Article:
What’s the line between a negative political ad and actionable slander? Former U.S. congressman Steve Driehaus is trying to find out. The Ohio Representative, a pro-life Democrat, lost his seat in 2010 due in part to ads in his district attacking his vote for President Obama’s health care plan: the ads called the plan “taxpayer-funded abortion.” Now, Driehaus is suing the independent group that placed the ads, the Susan B. Anthony List, “because I think the truth matters.”
Throughout the controversy over “Obamacare,” many groups argued that the bill would indirectly lead to the funding of abortion, even though Obama issued an executive order ruling out such funding. The Susan B. Anthony List, a pro-life group, argues that its ads represented a valid interpretation of the law’s effects and were therefore “protected opinion.” But last week, a federal judge ruled that Driehaus has standing to sue the SBA because “the express language” of the health care bill “does not provide for taxpayer-funded abortion. That is a fact, and it is clear on its face.”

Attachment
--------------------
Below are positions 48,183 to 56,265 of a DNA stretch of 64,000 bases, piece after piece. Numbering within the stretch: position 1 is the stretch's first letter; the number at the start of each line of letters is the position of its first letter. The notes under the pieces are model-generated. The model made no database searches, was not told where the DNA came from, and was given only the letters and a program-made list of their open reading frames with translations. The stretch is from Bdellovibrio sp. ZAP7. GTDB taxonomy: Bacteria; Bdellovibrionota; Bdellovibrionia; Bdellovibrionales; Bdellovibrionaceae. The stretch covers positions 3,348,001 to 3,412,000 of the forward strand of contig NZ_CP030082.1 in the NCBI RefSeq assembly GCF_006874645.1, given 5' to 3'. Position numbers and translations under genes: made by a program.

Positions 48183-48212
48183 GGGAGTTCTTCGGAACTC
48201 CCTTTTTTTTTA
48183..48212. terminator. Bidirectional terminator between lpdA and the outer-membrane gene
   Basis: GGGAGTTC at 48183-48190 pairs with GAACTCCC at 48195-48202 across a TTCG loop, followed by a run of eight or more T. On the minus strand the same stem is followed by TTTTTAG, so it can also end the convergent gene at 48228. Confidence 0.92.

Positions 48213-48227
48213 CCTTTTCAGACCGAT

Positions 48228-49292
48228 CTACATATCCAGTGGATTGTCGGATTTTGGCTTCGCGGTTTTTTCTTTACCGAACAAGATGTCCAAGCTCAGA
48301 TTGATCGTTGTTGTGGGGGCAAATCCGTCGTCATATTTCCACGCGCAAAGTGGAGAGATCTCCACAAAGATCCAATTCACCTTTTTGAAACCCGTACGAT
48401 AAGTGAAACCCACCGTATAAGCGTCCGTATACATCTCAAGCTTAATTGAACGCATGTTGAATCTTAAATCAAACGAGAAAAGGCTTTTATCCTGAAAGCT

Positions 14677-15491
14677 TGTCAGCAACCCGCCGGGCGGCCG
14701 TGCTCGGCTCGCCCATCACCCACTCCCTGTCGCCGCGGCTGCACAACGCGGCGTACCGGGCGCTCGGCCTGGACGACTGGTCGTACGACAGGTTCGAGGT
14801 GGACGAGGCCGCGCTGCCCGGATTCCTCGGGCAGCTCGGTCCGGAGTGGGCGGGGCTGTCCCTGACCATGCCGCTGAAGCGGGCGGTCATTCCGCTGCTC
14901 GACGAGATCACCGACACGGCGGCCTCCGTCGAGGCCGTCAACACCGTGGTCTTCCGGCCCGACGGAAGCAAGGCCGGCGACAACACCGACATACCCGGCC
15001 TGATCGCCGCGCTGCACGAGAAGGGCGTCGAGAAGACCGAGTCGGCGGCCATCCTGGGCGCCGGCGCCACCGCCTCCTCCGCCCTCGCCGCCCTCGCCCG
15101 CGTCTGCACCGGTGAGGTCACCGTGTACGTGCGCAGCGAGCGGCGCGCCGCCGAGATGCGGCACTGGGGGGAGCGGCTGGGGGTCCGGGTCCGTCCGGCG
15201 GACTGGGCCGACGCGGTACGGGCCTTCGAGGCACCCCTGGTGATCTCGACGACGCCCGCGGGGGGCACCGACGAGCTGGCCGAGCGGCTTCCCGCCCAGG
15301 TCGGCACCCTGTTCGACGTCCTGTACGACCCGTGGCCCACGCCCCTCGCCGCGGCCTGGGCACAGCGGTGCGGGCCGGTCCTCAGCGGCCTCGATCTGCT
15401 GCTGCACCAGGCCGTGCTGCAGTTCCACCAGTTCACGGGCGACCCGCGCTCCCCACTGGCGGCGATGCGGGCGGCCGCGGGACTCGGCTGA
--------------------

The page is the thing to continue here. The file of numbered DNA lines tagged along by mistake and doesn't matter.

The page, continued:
If other politicians follow Driehaus’s lead, some fear a chilling effect on independent advocacy groups, which have been amping up their ad spending since the U.S. Supreme Court lifted restraints on political advertising. Marjorie Dannenfelser, SBA president, told a reporter she worries that free speech may be imperiled. Driehaus’s attorney Paul De Marco retorted that liars can’t “hide behind the First Amendment.” Whatever the case, if the SBA and similar groups are concerned about possible lawsuits, attack ads may be a little less hostile in 2012—good news for Democrats like Driehaus.